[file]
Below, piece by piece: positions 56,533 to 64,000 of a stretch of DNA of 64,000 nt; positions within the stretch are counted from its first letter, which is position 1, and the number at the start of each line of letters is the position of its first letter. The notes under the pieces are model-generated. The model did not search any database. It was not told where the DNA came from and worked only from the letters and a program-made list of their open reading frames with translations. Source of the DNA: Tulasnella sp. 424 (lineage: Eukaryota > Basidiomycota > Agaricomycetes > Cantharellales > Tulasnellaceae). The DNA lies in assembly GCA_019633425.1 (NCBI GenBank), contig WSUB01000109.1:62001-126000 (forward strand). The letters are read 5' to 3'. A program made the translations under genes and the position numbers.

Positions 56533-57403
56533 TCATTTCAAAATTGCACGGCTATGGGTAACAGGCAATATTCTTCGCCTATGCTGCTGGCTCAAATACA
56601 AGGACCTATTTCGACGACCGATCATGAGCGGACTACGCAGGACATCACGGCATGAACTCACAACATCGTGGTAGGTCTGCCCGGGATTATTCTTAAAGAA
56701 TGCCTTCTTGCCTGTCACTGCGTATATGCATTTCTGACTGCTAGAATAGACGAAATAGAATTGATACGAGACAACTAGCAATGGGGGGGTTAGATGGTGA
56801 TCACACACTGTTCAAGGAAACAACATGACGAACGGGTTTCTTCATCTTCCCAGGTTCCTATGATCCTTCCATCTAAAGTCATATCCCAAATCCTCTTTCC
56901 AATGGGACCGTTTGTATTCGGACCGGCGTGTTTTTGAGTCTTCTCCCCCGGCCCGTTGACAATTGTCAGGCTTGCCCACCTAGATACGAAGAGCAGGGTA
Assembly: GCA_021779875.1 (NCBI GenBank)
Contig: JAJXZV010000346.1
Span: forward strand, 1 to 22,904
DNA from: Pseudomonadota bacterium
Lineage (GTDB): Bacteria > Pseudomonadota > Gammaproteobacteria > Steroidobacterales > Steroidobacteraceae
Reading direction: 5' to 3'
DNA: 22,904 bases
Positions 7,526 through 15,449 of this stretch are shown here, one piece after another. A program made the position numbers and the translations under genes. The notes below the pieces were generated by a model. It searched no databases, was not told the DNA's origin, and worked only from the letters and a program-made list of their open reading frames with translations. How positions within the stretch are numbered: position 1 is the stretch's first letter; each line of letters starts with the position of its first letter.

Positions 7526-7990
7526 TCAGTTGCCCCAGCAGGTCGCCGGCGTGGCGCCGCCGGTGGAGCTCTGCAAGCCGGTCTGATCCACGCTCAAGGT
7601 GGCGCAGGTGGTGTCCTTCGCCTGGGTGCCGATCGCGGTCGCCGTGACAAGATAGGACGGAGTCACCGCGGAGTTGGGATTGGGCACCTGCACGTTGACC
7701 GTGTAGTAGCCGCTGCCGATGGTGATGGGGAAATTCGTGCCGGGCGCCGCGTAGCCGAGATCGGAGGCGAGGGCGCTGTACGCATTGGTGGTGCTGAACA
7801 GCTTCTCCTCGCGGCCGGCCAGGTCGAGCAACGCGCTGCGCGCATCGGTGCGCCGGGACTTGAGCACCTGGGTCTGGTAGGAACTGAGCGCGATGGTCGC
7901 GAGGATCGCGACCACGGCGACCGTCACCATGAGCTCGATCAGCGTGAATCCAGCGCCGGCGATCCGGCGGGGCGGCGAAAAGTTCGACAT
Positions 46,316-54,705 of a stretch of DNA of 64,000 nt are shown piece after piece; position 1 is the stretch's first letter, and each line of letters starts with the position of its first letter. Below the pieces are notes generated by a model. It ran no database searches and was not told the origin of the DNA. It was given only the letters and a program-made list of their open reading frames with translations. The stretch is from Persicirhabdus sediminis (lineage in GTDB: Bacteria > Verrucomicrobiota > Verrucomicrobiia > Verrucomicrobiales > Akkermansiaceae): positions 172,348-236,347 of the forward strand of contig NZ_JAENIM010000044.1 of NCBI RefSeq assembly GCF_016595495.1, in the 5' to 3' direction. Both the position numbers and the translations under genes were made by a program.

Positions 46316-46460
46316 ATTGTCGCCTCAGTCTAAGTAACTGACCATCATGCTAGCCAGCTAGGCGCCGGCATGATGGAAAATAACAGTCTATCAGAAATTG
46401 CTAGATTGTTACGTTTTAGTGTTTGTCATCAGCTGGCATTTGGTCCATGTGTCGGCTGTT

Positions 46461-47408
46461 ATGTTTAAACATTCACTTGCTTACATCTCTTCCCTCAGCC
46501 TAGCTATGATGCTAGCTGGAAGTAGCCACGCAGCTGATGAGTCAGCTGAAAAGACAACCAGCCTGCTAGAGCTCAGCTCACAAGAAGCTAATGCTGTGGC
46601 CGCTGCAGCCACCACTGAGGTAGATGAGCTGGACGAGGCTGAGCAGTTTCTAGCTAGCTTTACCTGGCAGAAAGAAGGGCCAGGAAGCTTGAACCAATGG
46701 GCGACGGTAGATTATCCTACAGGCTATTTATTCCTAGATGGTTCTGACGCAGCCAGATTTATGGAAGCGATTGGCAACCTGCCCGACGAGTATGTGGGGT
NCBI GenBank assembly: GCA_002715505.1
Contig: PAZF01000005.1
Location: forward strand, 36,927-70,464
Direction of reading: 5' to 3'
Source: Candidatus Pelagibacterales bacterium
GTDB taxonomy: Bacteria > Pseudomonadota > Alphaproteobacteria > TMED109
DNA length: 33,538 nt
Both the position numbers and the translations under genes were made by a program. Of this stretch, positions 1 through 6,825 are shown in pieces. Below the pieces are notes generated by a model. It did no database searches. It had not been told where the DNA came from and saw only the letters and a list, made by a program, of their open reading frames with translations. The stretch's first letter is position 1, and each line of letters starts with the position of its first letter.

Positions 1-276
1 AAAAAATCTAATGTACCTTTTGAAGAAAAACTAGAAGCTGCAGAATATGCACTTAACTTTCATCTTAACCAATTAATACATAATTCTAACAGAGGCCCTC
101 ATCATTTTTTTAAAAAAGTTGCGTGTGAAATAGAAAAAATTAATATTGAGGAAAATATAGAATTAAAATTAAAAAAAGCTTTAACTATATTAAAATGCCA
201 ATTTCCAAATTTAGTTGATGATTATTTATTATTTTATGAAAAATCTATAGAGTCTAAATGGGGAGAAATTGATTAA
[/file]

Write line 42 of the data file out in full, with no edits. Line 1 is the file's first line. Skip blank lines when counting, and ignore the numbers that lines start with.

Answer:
201 ATTTCCAAATTTAGTTGATGATTATTTATTATTTTATGAAAAATCTATAGAGTCTAAATGGGGAGAAATTGATTAA